A baby’s first words usually appear around the age of 12 months, but there is a huge amount of pre-language development that needs to happen before then. From baby’s first few days of life, he or she learns a range of techniques to send deliberate messages to mum and other communication partners. This pre-verbal communication involves eye gaze, gestures, and vocalisations, but there are also several concepts that a baby needs to understand. In this article, we will look at the key pre-verbal skills and concepts that baby needs to grasp, how parents can help baby learn, and when to consider getting professional support for your child.
The Key Pre-Verbal Skills
Baby’s first interchanges will involve smiles and “noises”, expanding to gestures such as showing, pointing, shaking the head and waving. By observing parents’ reactions during these early interchanges, baby will be learning the essential skills that underpin verbal communication. If baby begins to learn the following skills and concepts, he or she will be off to a good start:
Attention to task.
Copying & imitation.
Gestures, facial expression and signing/talking with your hands.
Rhythm and rhyme.
Intonation (the sound patterns of language).
Other social interaction principles, such as greeting and sharing.
Problems often arise because some of these underpinning skills are subtle, meaning that baby can easily miss out on opportunities for learning them.
How To Help Your Little-One Learn
Many toddlers who have a language delay or are “late talkers” have missed opportunities to engage with another person. By focusing on your little one, you can give their communication/language a boost! Right from birth, your baby hears your voice. So, you can help him or her learn to enjoy listening by singing together, talking pleasantly to others when near baby, and for simply allowing baby quiet play time to practice babbling.
As baby nears six months, you can encourage eye contact by placing toys near your face, sitting opposite your child and getting down to his or her level of height. This can be encouraged throughout the day, for example, during meal times, nappy-changing, dressing or story time. You can also teach your six month old the concept of imitation – when he or she babbles, repeat the same sounds back!
Closer to a year of age, your youngster should be very interested in games that are suitable for teaching rhyming, turn taking and for reinforcing skills learned earlier. Try games with songs and actions, like Peek-a-Boo or Pat-a-Cake, in which you can also help baby move his or her hands along with the rhyme.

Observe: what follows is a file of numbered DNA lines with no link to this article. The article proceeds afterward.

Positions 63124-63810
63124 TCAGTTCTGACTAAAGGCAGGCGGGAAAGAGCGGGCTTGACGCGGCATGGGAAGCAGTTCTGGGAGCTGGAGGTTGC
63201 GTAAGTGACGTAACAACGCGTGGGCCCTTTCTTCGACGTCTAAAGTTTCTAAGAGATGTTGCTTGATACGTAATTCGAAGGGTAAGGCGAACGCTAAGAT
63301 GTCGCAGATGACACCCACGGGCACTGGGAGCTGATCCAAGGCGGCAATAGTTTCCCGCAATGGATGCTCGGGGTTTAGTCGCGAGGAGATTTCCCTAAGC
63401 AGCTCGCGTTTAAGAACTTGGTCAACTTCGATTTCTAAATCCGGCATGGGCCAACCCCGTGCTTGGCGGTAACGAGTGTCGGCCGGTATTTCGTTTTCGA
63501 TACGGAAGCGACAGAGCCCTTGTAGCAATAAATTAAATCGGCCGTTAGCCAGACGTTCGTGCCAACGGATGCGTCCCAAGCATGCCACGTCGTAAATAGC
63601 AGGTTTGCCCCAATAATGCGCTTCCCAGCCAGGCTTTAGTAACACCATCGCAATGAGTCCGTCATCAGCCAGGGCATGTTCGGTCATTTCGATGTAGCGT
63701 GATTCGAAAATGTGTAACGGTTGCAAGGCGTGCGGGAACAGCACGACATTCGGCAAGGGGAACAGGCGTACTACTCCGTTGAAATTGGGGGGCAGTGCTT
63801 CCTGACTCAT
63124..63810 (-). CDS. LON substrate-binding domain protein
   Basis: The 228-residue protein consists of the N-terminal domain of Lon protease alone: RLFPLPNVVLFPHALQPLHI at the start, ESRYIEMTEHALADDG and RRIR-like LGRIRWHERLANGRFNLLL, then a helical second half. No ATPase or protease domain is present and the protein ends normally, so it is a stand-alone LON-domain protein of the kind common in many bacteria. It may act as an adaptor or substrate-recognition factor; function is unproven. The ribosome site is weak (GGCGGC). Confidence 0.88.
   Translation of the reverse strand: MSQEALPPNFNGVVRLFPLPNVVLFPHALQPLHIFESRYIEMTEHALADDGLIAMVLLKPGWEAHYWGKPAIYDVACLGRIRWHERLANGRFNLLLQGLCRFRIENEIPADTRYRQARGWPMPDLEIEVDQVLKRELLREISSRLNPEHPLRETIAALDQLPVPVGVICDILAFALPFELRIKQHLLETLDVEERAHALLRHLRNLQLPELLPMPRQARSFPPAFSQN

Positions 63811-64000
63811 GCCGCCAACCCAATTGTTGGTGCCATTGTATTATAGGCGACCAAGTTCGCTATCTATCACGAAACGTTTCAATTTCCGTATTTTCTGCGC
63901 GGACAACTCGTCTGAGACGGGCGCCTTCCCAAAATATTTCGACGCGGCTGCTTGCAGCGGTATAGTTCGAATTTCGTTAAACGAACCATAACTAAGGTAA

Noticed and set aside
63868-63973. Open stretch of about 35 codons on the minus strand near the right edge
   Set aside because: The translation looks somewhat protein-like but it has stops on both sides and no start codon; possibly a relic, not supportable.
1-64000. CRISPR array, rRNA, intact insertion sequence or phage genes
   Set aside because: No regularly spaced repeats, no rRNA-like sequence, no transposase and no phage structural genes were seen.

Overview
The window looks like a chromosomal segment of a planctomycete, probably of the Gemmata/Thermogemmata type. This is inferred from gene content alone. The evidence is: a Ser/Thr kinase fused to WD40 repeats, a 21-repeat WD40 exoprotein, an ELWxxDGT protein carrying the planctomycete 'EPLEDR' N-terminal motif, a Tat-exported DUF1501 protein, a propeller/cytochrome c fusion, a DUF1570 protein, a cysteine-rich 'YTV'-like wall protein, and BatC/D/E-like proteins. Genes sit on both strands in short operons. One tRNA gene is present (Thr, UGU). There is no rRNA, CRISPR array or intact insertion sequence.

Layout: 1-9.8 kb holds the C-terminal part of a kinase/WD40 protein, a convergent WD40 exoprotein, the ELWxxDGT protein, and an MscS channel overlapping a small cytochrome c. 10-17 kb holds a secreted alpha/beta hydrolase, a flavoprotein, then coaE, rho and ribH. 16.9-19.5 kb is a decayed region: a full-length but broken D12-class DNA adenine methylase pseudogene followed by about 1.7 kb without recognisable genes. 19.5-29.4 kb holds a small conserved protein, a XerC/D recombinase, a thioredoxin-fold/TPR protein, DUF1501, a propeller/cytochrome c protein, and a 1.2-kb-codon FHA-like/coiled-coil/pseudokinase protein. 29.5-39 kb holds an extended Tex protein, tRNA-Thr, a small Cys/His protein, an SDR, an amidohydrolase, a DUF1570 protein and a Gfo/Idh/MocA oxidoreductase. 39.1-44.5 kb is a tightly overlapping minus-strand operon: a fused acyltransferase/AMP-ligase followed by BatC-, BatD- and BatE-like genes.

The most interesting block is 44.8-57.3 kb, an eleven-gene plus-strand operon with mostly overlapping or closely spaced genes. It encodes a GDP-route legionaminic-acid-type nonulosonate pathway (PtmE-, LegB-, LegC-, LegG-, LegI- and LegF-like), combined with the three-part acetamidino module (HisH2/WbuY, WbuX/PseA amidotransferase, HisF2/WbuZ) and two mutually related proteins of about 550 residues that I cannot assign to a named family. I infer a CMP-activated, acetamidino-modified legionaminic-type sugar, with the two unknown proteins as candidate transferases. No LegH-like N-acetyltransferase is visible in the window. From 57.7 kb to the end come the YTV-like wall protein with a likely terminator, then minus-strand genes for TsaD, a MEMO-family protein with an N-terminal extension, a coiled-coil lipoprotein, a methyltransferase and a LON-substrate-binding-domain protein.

At any age, don’t forget to label objects that you and baby see together – this helps build vocabulary as well as the skill of joint-attention. Labeling is particularly effective when reading books – just point to pictures that baby is interested in and let him or her know what they are. You will be surprised at how soon baby will use the labels too! You may also wish to consider using a select few hand signs for communication. Over 25 years of in-depth research has proven that signing enhances a child’s language development and encourages them to speak earlier. If you choose to use this form of communication in your lives, learn simple signs to add to your daily routine such as “eat” and “all-finished”. Be patient, and try to be repetitive and consistent.
When and How to Seek Professional Support
If you suspect your child has difficulties with speech or its underlying skills – take action. The key to treating language disorders is early intervention, such as when you feel that he or she is not quite meeting age-specific language milestones. You can find charts that list the “ages and stages” of communication for babies and toddlers from many sources online, including our Developmental Milestones Chart. NZ Child, Youth and Family’s ages and stages chart is also worth checking for a wider range of developmental factors. Remember to think about all the prerequisite skills that must occur before those first words are spoken, and consider whether any of the issues below are present with your child:
No big smiles or big facial expressions when interacting with parents by 6 months.
Difficulty maintaining eye contact with an adult by 6 months.
No back-and-forth imitation of sounds or facial expressions by 9 months.
Being unresponsive to his or her name at 12 months of age.
No babbling by 12 months.
No gestures, such as pointing, reaching, or waving by 12 months.
Having no words by 16 months.
Inability to follow simple, routine directions by 18 months.
If you feel that your child isn’t learning to communicate as quickly as is ideal, it’s worth discussing the issue with Plunket, your Doctor, or even having him or her assessed by a Speech-Language Therapist. A professional will eliminate the possibility of any serious disorders, then provide the right guidance and support for baby – and for you!
In summary, it is crucial to ensure your little one has the best start to communication and language development. Be aware of what the pre-verbal skills are, and how you can encourage key areas while enjoying interacting with your baby! If you are feeling concerned, don’t hesitate – get in touch with your doctor or a Speech-Language Therapist today.